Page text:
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Part I. Objects
People-Oriented API Design
Guideline 3. Understand the kinship between objects and state machines
by Bill Venners

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A Stamp Dispenser State Machine

Occasionally, you can describe the behavior of objects in state machine terms. For example, imagine an object that models the behavior of an extremely simple stamp dispenser described by these requirements:

Write control software for an automated stamp dispenser. The stamp dispenser accepts only nickels (5 cents) and dimes (10 cents) and dispenses only 20-cent stamps. The stamp dispenser's LED display indicates to the user the total amount of money inserted so far. As soon as 20 or more cents is inserted, a 20-cent stamp automatically dispenses along with any change. The only amounts the display shows, therefore, are 0, 5, 10, and 15 cents. If a dime and a nickel have been inserted, the display indicates 15 cents. If the user then inserts another dime, the stamp dispenser dispenses a 20-cent stamp, returns a nickel, and changes the display to show 0 cents. In addition to a coin slot, an opening for dispensing stamps and change, and an LED display, the stamp dispenser also has a coin return lever. When the user presses coin return, the stamp dispenser returns the amount of money indicated on the display, and changes the display to show 0 cents.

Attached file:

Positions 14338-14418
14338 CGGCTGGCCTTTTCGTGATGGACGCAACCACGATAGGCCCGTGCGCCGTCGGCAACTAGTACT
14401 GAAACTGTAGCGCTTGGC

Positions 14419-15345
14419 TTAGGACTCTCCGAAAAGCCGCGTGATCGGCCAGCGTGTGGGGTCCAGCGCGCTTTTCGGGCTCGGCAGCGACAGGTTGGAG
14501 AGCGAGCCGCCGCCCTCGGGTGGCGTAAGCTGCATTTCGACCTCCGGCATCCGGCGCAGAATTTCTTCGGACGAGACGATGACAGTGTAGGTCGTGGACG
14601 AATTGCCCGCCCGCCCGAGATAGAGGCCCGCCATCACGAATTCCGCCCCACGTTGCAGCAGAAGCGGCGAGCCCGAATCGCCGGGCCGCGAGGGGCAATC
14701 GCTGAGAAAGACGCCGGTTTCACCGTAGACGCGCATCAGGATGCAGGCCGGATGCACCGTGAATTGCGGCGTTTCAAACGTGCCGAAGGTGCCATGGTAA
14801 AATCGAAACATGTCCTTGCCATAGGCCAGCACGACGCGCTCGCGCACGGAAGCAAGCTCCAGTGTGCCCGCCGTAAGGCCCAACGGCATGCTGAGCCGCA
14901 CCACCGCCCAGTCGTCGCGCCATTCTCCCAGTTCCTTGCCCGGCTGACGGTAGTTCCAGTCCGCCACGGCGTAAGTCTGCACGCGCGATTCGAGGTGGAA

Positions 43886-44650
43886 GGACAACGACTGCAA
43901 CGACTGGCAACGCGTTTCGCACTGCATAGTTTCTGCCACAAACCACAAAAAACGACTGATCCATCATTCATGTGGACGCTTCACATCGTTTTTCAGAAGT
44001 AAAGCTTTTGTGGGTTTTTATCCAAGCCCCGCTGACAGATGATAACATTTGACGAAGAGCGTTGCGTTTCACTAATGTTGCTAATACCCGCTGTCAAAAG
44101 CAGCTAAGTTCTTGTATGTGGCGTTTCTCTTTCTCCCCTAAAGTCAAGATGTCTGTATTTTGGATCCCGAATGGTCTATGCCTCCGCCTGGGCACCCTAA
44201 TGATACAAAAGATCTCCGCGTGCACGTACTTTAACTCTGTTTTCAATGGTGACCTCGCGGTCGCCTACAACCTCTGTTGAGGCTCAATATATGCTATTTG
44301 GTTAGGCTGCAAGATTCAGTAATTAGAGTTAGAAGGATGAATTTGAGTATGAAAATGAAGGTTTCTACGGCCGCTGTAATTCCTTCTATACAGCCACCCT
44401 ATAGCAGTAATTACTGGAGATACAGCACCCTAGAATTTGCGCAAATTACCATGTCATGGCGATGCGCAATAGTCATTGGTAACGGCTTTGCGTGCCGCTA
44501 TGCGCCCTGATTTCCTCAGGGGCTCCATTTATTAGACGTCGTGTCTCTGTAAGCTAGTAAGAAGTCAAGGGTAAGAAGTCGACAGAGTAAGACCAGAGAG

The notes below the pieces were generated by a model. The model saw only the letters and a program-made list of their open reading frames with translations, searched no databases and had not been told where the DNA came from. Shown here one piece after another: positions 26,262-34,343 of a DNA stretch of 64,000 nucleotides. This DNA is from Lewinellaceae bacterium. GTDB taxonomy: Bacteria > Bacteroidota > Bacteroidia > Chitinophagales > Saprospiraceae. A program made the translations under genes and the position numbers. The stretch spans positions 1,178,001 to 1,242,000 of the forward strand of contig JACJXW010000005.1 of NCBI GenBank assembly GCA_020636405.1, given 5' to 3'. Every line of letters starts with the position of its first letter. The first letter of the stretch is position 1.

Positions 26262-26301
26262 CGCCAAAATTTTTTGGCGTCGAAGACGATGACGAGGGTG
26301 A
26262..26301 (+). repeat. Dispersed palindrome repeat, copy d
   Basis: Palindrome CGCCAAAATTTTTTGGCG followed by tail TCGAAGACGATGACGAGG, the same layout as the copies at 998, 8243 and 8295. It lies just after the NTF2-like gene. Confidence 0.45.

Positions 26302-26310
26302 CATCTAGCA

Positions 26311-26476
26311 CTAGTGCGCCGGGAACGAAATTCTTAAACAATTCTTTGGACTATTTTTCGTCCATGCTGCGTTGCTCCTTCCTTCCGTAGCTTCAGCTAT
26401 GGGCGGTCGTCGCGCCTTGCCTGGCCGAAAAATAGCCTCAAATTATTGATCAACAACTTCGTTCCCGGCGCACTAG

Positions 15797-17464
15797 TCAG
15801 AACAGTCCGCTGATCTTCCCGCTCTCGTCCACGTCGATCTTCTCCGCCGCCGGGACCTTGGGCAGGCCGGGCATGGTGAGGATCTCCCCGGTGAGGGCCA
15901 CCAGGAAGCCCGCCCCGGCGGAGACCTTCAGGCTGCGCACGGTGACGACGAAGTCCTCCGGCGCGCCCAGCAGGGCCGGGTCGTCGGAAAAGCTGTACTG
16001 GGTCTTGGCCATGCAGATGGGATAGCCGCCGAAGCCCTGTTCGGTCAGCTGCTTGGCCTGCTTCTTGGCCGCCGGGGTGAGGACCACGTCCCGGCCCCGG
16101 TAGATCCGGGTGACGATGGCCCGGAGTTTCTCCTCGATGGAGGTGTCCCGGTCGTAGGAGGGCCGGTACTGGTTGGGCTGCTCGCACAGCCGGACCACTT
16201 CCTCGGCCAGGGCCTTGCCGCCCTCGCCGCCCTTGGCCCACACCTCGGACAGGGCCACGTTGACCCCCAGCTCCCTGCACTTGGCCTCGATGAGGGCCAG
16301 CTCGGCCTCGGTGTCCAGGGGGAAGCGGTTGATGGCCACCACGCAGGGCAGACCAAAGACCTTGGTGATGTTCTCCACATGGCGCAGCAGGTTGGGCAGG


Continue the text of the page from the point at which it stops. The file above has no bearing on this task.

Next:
You could also describe the behavior of this simple stamp dispenser in terms of a state machine that has:

A stamp dispenser's current state indicates how much money has been inserted. If no money has been inserted, the stamp dispenser is in HAS_0 state. If a nickel has been inserted, the stamp dispenser is in HAS_5 state, and so on. No HAS_20 state appears in the list, because as soon as 20 cents is inserted, a stamp is automatically issued and any change is returned.

The three messages represent the actions a stamp dispenser user can take: inserting a nickel (add5), inserting a dime (add10), or pressing the coin return lever (returnCoins). The four actions the stamp dispenser can take are return a nickel (ret5), return a dime (ret10), return 15 cents (ret15), or dispense a 20 cent stamp (dispenseStamp).

Figure 3-1 shows the state-transition diagram that defines the actions taken and next state that results from a stamp dispenser receiving each message in each state.

Figure 3-1. The stamp dispenser state-transition diagram

In Figure 3-1, each of the four states, HAS_0, HAS_5, HAS_10, and HAS_15, is represented by a circle. The circle labeled start with an arrow pointing to the HAS_0 state indicates the state machine's initial state is HAS_0. State transitions are shown by arrows between states. Each arrow is labeled with the message that causes the transition and, if any actions are required to accompany the state transistion, a forward slash plus the required actions. For example, an arrow from HAS_10 to HAS_0 is labeled add10/dispenseStamp. This arrow indicates that if an add10 message is received while the state machine is in the HAS_10 state, the machine should change to the HAS_0 state and perform the dispenseStamp action.

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